A few tweaks may solve the issues, and they require Gnome dconf-editor that does not come with Gnome 3 installation by default. Also missing may be Gnome Tweak Tool. So after installing Gnome 3, the first thing to do should be to install these. The package name for dconf-editor is dconf-tools, so install via terminal with:
# sudo apt-get install dconf-tools gnome-tweak-tool
1. Enable Desktop in Shell
Open Gnome Tweak Tool (shows up in Applications as Tweak Tool, or from terminal as gnome-tweak-tool) and go to Desktop tab. Turn on “Have file manager handle desktop”. Also turn on at least one icon (Computer/ Home/ Network/ Trash) to be visible on desktop (just for checking).
Then go to Windows tab and select focus mode as “Mouse”.
2. Tweak Dconf-Editor registries
Gnome 3 stores registry settings in config files that can be modified using this dconf-editor. Open it (by the name of dconf Editor in Applications) and navigate to org.gnome.desktop.background. Enable “show-desktop-icons”.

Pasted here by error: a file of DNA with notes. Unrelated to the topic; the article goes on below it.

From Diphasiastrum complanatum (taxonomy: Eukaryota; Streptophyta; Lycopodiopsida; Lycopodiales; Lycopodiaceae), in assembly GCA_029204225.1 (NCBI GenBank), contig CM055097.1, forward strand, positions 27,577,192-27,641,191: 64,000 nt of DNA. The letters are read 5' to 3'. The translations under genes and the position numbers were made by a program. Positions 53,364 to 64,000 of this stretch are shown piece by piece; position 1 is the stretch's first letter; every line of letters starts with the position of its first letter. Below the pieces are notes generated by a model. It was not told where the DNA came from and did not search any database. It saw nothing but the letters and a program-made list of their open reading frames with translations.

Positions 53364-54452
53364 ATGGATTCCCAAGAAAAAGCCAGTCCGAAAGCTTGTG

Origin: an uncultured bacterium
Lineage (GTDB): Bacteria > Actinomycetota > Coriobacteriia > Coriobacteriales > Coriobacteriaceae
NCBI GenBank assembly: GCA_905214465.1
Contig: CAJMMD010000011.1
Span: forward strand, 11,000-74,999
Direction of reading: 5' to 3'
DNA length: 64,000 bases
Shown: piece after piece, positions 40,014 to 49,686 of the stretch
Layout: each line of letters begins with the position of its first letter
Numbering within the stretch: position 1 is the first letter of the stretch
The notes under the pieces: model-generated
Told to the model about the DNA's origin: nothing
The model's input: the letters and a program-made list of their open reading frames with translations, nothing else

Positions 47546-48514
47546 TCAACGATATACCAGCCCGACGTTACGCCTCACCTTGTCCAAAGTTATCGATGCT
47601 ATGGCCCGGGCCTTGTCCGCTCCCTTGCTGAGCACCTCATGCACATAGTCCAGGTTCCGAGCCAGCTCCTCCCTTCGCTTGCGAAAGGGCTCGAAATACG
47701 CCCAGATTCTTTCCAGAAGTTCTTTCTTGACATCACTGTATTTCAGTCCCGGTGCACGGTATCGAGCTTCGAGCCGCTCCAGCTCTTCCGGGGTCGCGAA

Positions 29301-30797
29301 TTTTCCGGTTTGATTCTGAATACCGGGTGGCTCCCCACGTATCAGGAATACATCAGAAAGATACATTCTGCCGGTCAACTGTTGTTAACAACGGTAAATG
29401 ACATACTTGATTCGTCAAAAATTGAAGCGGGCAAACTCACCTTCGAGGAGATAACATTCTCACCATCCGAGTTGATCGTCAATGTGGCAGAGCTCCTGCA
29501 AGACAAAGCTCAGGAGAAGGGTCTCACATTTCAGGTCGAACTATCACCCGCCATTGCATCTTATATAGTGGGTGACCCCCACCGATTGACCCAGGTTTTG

Then go to org.gnome.desktop.wm.preferences and disable “auto-raise”.
3. Restart Gnome shell
Log off in log back in.
Now you should have much better focus throughout the desktop, and one window will be active depending on where your mouse is. But with good focus on inactive windows, you will be able to read stuff from them, thus making it possible to multitask.
As an alternative, the above settings can also be done through command prompt, using ‘gsettings’ to directly modify the registry entries.